LATE Dementia, a New Type of Dementia

April 10, 2020
LATE dementia is a disease that’s very similar to Alzheimer's disease. How does it develop? Who does it affect? In this article, we tell you all about it!

Between 15 and 20% of people diagnosed with Alzheimer’s disease actually suffer from LATE dementia. It’s a type of dementia that, until now, had been misdiagnosed as Alzheimer’s disease, as its clinical manifestations are similar. Experts expect that its incidence will increase in the coming years.

This disorder mainly affects the elderly. Just like Alzheimer’s, LATE dementia causes memory loss and the inability to perform everyday activities. In this article, we’ll share their differences and most important characteristics.

What’s LATE dementia?

A woman hugging her grandfather.
The symptoms of LATE dementia are similar to those of Alzheimer’s disease. However, in this case, the altered brain protein is TDP-43.

LATE dementia is a proteinopathy, which means that it’s caused by the alteration of certain proteins. It causes a dementia that’s very similar to the one Alzheimer’s disease causes.

LATE stands for limbic-predominant age-related TDP-43 encephalopathy. One of the differences between it and Alzheimer’s is that the altered brain protein is TDP-43. In the case of Alzheimer’s, the proteins TAU and beta-amyloid don’t function properly.

The protein TDP-43 is responsible for gene expression in the brain. An accumulation of these “badly folded” proteins is the cause of this disease. “Badly folded” proteins are those with a different shape to normal ones.

An excess of altered proteins produces neurotoxicity and neurodegeneration. 25% of people over 85 suffer from sufficient alterations of this protein to cause symptoms.

This article may interest you: The Differences between Dementia and Alzheimer’s

Who does this disease affect?

Another difference worth mentioning is that the likelihood of suffering from Alzheimer’s doesn’t indefinitely increase with age. However, the risk of LATE dementia does, especially after the age of 80.

The acronym LATE was chosen because it also served to define this characteristic of the pathology. Women are at an increased risk of developing this disease because, nowadays, their life expectancy is higher than that of men.

Since the number of elderly people over 80 will rise in the coming years, so will the incidence of this disease. Thus, LATE dementia may become a public health problem in the coming years.

How is LATE dementia diagnosed?

In recent times, due to the advance of diagnostic techniques, the TDP-43 protein has been identified more precisely. Currently, the most precise techniques for diagnosing Alzheimer’s disease are based on the study of biomarkers in the cerebrospinal fluid.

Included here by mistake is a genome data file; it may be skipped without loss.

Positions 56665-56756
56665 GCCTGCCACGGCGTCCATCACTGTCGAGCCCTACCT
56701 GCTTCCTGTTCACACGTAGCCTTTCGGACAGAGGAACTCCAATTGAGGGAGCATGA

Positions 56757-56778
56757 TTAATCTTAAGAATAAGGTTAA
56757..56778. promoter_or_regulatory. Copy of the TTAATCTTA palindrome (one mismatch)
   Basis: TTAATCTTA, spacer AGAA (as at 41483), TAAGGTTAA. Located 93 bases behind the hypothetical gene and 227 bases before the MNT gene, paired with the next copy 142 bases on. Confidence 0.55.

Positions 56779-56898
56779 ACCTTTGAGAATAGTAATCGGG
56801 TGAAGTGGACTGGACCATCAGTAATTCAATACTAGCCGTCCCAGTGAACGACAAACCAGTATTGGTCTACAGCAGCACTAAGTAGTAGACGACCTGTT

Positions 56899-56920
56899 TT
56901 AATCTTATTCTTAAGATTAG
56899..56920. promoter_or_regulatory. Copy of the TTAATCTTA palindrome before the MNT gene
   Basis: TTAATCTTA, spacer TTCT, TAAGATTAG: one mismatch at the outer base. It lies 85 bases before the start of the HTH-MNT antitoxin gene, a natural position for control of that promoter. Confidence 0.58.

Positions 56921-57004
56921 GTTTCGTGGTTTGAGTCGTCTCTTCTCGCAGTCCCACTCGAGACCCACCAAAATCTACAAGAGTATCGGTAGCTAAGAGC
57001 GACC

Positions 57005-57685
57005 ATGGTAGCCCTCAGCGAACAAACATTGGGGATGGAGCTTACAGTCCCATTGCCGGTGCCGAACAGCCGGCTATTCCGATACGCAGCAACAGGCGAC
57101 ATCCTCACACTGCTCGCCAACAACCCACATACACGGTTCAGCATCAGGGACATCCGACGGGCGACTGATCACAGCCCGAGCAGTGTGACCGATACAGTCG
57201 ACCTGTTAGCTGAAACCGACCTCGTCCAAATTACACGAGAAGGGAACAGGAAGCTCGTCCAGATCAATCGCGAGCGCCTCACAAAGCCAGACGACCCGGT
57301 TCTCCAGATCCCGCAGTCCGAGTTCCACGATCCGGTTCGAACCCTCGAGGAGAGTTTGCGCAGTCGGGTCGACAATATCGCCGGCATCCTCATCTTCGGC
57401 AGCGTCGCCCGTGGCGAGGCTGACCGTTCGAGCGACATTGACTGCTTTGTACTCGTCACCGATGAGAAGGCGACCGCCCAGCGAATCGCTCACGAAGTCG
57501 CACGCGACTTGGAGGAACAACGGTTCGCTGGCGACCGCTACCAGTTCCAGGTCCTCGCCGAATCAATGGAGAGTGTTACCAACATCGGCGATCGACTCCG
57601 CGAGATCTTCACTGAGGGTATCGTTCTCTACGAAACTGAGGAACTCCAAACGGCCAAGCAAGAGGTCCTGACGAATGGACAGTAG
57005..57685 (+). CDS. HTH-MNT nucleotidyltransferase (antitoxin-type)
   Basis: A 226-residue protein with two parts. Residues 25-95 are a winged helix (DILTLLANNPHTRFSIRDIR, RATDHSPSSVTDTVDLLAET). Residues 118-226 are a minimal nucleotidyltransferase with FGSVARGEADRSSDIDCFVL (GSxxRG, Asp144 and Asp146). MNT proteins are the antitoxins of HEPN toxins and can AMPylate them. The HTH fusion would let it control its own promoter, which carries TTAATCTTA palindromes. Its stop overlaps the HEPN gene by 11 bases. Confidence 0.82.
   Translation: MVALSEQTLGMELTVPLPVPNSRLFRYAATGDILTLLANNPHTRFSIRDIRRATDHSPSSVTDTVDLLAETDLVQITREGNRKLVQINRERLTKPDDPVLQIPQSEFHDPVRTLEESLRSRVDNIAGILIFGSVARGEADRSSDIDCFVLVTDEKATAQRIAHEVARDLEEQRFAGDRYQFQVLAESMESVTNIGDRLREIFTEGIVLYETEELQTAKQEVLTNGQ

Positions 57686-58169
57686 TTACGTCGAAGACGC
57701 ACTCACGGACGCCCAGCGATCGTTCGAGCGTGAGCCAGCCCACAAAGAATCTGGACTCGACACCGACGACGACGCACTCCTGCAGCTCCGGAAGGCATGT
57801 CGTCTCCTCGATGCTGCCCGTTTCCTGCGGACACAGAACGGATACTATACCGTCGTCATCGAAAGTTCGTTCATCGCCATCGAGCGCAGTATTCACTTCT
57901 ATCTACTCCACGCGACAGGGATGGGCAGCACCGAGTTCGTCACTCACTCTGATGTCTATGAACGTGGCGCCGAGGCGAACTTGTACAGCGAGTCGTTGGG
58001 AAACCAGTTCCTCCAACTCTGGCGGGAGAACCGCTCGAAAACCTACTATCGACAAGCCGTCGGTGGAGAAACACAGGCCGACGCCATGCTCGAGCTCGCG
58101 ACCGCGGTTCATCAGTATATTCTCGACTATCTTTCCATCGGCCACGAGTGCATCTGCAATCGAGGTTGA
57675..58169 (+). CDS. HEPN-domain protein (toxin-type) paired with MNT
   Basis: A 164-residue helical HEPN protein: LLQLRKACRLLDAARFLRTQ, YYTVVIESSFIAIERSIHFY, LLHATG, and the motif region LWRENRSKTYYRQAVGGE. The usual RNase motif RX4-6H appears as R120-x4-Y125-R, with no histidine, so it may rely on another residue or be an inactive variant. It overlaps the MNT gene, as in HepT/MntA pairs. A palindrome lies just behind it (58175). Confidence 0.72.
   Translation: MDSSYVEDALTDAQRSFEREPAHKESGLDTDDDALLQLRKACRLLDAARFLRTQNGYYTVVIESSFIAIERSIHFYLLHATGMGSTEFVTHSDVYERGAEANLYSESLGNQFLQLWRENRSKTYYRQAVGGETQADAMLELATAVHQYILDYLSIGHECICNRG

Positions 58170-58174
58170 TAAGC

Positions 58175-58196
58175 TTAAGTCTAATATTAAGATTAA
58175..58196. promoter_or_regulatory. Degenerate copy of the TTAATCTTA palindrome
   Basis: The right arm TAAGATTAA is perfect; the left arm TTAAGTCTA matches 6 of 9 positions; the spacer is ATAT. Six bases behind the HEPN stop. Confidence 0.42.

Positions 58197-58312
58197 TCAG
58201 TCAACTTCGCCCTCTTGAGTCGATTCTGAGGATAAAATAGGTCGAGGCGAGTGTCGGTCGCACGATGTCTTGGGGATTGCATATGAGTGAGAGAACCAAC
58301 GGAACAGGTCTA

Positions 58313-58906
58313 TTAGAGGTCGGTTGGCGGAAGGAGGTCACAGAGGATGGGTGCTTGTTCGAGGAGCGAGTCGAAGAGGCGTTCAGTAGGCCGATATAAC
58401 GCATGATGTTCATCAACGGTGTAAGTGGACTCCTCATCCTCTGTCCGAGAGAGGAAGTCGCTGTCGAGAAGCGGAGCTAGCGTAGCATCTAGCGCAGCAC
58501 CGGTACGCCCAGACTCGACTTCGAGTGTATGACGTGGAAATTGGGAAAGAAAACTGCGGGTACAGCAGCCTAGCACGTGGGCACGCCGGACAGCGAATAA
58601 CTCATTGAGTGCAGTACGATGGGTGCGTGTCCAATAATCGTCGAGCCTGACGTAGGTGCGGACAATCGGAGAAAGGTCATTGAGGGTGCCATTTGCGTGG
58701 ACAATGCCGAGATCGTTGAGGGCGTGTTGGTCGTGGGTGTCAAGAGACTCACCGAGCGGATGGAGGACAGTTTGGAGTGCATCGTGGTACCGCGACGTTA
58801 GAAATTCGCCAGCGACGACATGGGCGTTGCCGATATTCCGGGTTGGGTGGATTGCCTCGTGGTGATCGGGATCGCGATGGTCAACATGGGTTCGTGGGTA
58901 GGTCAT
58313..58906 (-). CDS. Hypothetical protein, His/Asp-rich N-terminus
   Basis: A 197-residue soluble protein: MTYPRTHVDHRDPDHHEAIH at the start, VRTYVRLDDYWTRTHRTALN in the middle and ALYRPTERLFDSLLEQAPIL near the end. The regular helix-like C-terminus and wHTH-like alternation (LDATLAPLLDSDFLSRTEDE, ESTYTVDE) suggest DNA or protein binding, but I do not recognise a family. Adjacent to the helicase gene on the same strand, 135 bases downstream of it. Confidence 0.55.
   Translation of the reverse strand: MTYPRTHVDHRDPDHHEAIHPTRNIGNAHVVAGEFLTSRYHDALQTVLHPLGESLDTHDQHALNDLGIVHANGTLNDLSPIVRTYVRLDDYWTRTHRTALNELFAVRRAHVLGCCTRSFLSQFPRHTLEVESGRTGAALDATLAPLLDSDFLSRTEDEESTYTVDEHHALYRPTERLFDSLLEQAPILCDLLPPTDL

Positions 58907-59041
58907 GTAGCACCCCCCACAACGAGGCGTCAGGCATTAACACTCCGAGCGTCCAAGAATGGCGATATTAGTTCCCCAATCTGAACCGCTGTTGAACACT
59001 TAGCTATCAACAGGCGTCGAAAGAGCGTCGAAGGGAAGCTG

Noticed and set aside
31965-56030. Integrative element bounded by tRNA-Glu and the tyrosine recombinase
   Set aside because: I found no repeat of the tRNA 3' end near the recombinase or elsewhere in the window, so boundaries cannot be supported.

Such markers are the proteins TAU and beta-amyloid, which we mentioned above. Another diagnostic technique is finding accumulations of these proteins in the brain by using imaging techniques, such as PET scans.

However, most of the time, the diagnosis of Alzheimer’s is based on the symptoms and clinical picture. Doctors rarely request these biochemical tests to confirm the disease. That’s why some of the people who are diagnosed with Alzheimer’s actually suffer from LATE dementia.

In the case of LATE dementia, the goal is to apply the same techniques as in the case of Alzheimer’s disease but to look for the TDP-43 protein instead. The presence of a sufficient amount of this protein in its altered form confirms the diagnosis.

The symptoms of this disease

An old woman who's suffering from memory loss.
The symptoms of LATE dementia develop more slowly than other types of dementia. In its last stage, it’s similar to advanced Alzheimer’s disease.

LATE produces symptoms that progress more slowly than in other types of dementias. Recent studies suggest that the disease progresses in three stages.

These stages are based on the affected brain area and produce increased discomfort. These stages are:

  • Stage 1. Tonsillar involvement. At this stage, the patient notices subtle mood changes. Mood swings may occur with agitation and even aggressive outbursts.
  • Stage 2. Involvement of the hippocampus. When this area is affected, the signs of memory loss start to manifest. Although this isn’t the first stage, it’s the main reason why patients begin to go to the doctor.
  • Stage 3. Involvement of the medial frontal gyrus. It manifests as behavior and conduct changes. Patients find it difficult to lead a normal life. It resembles Alzheimer’s disease at an advanced stage.

You may like this article: Memory Loss and Forgetfulness: Are They Normal?

Importance and conclusions

At present, the discovery of this new disease won’t lead to changes in the diagnosis and treatment of the dementias known so far. However, it has opened new research areas.

Knowing the etiology of these diseases more accurately can lead to the future development of specific treatments for each.

Currently, there’s no effective treatment for such diseases. This will become increasingly important because, as we discussed in previous sections, experts expect that the incidence of this disease will increase in the coming years.